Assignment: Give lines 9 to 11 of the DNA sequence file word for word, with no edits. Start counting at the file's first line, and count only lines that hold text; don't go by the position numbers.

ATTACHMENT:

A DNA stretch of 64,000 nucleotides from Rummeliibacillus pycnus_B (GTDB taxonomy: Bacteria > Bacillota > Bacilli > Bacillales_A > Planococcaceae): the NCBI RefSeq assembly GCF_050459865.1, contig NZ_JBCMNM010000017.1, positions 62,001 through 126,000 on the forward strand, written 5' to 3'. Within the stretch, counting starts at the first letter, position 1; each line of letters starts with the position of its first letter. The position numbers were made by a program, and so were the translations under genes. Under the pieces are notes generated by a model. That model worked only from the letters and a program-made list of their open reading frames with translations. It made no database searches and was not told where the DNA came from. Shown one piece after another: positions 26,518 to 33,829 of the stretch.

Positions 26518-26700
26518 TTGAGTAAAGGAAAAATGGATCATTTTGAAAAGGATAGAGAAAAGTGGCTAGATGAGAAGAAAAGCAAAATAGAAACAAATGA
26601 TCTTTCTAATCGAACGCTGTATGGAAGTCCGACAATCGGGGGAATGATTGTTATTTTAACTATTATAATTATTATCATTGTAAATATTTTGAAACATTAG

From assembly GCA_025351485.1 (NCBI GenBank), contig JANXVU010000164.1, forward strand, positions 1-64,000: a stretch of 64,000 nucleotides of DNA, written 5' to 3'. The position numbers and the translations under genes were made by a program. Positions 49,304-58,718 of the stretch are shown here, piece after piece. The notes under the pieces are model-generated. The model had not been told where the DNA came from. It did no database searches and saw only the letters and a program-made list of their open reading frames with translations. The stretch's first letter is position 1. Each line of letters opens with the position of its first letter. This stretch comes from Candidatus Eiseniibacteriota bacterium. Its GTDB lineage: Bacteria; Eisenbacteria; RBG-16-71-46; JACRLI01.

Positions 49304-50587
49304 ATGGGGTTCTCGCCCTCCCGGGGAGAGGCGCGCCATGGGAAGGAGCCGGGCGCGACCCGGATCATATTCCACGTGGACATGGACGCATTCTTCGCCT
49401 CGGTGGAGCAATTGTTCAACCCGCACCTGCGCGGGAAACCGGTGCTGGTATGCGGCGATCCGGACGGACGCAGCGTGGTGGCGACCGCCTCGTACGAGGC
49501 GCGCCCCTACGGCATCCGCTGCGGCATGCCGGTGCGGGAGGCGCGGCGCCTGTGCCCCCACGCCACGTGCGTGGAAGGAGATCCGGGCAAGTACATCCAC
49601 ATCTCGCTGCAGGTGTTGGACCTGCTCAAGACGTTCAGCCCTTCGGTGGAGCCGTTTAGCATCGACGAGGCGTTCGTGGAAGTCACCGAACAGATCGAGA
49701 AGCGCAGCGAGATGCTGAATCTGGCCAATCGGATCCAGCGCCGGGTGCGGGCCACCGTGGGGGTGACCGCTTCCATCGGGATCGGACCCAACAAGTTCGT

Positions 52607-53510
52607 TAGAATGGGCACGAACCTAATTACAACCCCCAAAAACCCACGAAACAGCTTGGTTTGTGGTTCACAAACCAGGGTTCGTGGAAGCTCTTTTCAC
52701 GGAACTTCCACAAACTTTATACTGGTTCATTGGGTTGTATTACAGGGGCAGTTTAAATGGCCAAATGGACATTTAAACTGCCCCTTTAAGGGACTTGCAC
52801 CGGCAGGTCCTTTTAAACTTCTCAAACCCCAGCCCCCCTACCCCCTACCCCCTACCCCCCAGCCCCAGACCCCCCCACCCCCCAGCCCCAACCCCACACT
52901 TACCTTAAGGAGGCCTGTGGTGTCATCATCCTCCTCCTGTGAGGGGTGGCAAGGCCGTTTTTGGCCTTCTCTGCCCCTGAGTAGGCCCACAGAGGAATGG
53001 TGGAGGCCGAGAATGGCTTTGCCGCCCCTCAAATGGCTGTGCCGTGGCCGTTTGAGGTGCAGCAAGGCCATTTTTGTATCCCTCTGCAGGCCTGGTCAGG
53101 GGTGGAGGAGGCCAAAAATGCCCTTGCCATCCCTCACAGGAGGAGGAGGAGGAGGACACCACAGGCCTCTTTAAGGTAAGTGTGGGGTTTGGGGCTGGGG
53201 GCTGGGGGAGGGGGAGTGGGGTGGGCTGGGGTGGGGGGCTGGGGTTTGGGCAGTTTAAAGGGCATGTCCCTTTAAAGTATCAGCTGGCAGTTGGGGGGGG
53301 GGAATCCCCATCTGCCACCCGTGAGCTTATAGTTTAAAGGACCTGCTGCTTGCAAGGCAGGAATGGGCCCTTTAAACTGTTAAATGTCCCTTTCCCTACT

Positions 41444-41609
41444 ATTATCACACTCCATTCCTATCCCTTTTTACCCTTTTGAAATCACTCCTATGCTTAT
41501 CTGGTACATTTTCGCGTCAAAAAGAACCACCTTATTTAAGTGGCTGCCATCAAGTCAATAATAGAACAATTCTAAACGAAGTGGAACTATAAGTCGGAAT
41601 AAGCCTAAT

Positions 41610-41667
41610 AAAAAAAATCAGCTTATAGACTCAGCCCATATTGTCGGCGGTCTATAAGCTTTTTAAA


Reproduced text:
49501 GCGCCCCTACGGCATCCGCTGCGGCATGCCGGTGCGGGAGGCGCGGCGCCTGTGCCCCCACGCCACGTGCGTGGAAGGAGATCCGGGCAAGTACATCCAC
49601 ATCTCGCTGCAGGTGTTGGACCTGCTCAAGACGTTCAGCCCTTCGGTGGAGCCGTTTAGCATCGACGAGGCGTTCGTGGAAGTCACCGAACAGATCGAGA
49701 AGCGCAGCGAGATGCTGAATCTGGCCAATCGGATCCAGCGCCGGGTGCGGGCCACCGTGGGGGTGACCGCTTCCATCGGGATCGGACCCAACAAGTTCGT